Sunday, March 20, 2011

On (not) running

Well, it's 1ish on a Sunday afternoon and I am still in my pyjamas! Bliss! I will now subject you to an annoyingly non-bookish post. Sorry about that.

The pace of the past few weeks has been especially punishing, pushed over the edge of what is humanly possible by physiotherapy, as alluded to earlier. So what's the deal with me? Basically, I fell up the stairs (as I keep saying, "better than down!") at work in January, catching my kneecap on the metal edge of our staircase. I know knee injuries can be especially complicated and stubborn, but I am still kind of amazed that two and a half months later, my knee is still swollen. The pain has gone down a fair bit, mind you, so that's good.

The biggest stressor in all this (well, besides dashing off to physio, fighting with WSIB, and icing the 'cap every night) has been NOT RUNNING. At all. I have never, ever, taken the ability to run for granted; I have always been actively grateful for the fact that I am able to push my body to new limits. Not to belabour the point, but I did grow up with one parent frequently short of breath. I treasure the fact that I am healthy, and, overall, I still am. But the knee thing has scared me a fair bit, if I am honest (as in, awake in the middle of the night in a panic); not only does it remind me how fragile health can be, but it also reminds me how much I rely on running as an outlet for releasing stress and generally improving my mood. I don't have a lot of hobbies; it's pretty much reading and running. Without one, I am feeling a bit bereft (others might add depressed, lazy, especially needy and generally ill-tempered).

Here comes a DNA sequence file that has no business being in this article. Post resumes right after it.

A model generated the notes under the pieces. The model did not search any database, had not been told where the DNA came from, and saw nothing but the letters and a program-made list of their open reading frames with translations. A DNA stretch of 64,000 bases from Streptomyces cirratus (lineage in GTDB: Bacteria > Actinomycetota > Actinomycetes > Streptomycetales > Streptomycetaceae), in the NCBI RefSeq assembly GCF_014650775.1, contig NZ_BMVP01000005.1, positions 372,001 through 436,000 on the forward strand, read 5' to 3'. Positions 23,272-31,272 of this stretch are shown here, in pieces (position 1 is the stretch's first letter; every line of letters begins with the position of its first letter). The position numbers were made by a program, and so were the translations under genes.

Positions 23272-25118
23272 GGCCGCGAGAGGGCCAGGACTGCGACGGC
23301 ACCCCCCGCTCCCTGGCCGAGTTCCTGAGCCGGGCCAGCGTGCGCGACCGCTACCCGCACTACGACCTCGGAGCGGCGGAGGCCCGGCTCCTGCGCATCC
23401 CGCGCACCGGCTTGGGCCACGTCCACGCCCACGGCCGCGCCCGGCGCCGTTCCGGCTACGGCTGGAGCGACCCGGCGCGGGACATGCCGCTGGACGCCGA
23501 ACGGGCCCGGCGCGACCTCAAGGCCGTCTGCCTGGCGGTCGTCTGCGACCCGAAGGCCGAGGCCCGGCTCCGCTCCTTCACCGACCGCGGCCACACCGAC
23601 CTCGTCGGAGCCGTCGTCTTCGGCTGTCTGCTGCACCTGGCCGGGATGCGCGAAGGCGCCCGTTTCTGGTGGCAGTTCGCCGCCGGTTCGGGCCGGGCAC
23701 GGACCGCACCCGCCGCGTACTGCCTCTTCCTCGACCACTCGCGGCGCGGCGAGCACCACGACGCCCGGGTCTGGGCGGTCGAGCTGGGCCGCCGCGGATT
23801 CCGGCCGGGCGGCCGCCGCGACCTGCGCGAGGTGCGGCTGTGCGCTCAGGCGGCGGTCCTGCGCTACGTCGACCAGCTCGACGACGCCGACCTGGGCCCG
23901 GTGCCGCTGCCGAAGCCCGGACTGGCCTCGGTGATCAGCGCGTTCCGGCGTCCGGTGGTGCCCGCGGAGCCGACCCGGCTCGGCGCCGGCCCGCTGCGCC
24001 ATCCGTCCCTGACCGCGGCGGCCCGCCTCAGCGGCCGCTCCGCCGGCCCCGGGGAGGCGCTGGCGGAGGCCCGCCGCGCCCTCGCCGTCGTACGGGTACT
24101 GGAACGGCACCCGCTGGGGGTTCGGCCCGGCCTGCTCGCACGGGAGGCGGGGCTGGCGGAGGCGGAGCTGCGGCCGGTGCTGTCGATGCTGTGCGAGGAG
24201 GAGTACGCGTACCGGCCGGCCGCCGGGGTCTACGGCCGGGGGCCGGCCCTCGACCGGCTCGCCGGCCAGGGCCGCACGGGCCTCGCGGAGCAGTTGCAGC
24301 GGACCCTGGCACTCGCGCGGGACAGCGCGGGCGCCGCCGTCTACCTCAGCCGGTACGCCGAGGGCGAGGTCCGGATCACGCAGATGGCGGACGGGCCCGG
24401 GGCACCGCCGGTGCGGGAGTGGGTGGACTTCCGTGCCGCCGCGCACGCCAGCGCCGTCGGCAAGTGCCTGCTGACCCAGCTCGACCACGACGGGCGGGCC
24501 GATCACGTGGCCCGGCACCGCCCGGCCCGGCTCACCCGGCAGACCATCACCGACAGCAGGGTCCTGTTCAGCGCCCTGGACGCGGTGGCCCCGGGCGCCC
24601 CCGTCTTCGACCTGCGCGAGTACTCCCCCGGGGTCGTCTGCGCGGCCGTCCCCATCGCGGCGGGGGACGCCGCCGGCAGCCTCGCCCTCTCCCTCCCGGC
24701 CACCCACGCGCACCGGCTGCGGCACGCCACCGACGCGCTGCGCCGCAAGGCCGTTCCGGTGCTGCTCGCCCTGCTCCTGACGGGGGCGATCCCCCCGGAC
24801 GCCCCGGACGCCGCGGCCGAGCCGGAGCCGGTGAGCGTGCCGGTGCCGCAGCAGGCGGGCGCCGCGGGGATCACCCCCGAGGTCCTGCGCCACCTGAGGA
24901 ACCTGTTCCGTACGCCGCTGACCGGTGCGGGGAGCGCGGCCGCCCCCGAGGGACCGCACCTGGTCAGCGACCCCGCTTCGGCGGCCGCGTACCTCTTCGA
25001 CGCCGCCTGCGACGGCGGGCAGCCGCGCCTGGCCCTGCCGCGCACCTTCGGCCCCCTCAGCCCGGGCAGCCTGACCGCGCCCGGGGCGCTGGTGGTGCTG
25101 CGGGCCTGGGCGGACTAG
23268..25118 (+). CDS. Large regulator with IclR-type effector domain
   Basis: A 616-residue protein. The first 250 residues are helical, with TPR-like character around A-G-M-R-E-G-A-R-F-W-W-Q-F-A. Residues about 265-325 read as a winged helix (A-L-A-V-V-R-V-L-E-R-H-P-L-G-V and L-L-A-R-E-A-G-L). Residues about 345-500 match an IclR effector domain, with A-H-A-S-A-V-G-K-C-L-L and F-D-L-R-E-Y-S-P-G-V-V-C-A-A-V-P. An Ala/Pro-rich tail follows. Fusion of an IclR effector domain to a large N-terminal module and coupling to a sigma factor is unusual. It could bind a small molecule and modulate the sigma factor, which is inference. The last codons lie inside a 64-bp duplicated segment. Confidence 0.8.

There is light at the end of the tunnel, though: on the advice of my slightly-blasé GP, I did attempt a short 4k run yesterday, to Library and Archives and back. I conscientiously walked all the hills, and anytime I felt a twinge of knee pain. It mostly felt like I had a bruise, and not like my kneecap was going to pop off (which is how it felt the only other time I attempted running since the fall).

I can't tell you how great it felt. Some of you are runners, and you know what I mean. I feel a bit like the last two and a half months were in a fog of endorphin withdrawal; I was slightly tired all the time, but in a weary-but-restless kind of way.

Here's to getting back on track, especially for a very special event in May. More news of a non-knee-related nature tomorrow; there have been other interesting developments to shake things up recently!


  1. All the best, Alex. You're an inspiration!

  2. oh I know exactly what you are talking about, Alex. When I go running, couple of times a week since I'm 16, I give thanks to my legs and lungs. It just has to be done.
    Hope you will be 100% soon. On an other note the half marathon is already sold out, boooo!!

  3. Thanks Christine! Miss you!!!